Taipei – Taiwan has more than doubled its quota for Chinese tourists and plans to further raise the limit to cope with the increased number of Chinese tour groups, a newspaper reported Monday.
The Taipei Times quoted Premier Liu Chao-shiuan as saying that the adjustment was necessary because the number of Chinese tourists could hit 7,000 people per day by next month.
Liu noted that the number of tourists exceeded 4,000 people per day last week so the National Immigration Agency raised the daily quota from 3,000 to 7,200 and might further raise it.
The new quota took effect Monday.
Taiwan opened its doors to Chinese tour groups on July 4 when it launched weekend charter flights with China as part of reconciliation efforts by President Ma Ying-jeou, who took office in May.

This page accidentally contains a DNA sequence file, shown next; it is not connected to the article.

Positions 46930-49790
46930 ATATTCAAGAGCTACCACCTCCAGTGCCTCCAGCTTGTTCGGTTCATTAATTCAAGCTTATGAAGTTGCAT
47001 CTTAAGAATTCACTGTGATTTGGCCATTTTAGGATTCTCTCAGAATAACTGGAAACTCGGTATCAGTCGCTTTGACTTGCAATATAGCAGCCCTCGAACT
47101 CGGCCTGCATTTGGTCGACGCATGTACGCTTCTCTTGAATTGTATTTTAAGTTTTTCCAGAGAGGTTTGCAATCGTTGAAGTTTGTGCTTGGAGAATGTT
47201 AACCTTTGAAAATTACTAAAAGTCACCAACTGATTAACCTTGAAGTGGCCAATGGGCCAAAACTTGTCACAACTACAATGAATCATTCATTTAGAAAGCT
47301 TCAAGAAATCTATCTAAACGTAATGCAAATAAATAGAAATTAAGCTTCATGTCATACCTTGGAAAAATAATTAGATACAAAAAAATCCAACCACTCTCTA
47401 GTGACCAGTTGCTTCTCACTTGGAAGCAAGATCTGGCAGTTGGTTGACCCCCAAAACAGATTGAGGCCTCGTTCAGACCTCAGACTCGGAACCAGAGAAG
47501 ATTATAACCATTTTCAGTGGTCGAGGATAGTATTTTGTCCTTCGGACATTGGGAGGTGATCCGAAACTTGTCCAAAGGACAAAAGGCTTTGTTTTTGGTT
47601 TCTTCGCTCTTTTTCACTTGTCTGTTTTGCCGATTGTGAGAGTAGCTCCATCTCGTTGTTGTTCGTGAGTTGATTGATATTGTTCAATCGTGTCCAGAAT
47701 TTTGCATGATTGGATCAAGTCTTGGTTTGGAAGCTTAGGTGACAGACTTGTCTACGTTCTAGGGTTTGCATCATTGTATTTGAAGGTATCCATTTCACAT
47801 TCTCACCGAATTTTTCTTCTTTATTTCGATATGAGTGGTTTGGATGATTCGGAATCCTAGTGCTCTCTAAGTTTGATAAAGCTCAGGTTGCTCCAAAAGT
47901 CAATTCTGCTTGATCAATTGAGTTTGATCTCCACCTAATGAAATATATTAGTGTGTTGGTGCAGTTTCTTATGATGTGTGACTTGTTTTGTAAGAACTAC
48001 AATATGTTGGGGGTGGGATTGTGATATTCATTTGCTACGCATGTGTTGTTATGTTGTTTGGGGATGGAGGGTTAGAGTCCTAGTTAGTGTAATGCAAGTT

The number of Chinese tourists increased when Taipei and Beijing expanded the weekend charter flights to daily charter flights on December 15.
Taiwan put the cap of 3,000 on the daily arrivals of Chinese tourists because of a shortage of hotels and because the island, which still regards China as its political rival, screens the Chinese tourists’ backgrounds before issuing them entry permits.
When Ma approved letting Chinese tourists visit Taiwan, he hoped Taipei would gradually increase the daily quota to 10,000 in a couple of years.
Ma said he hopes the Chinese tourists would help boost Taiwan’s slow-growing tourism industry.
In 2008, Taiwan received 3.8 million foreign visitors, short of its target of 4 million.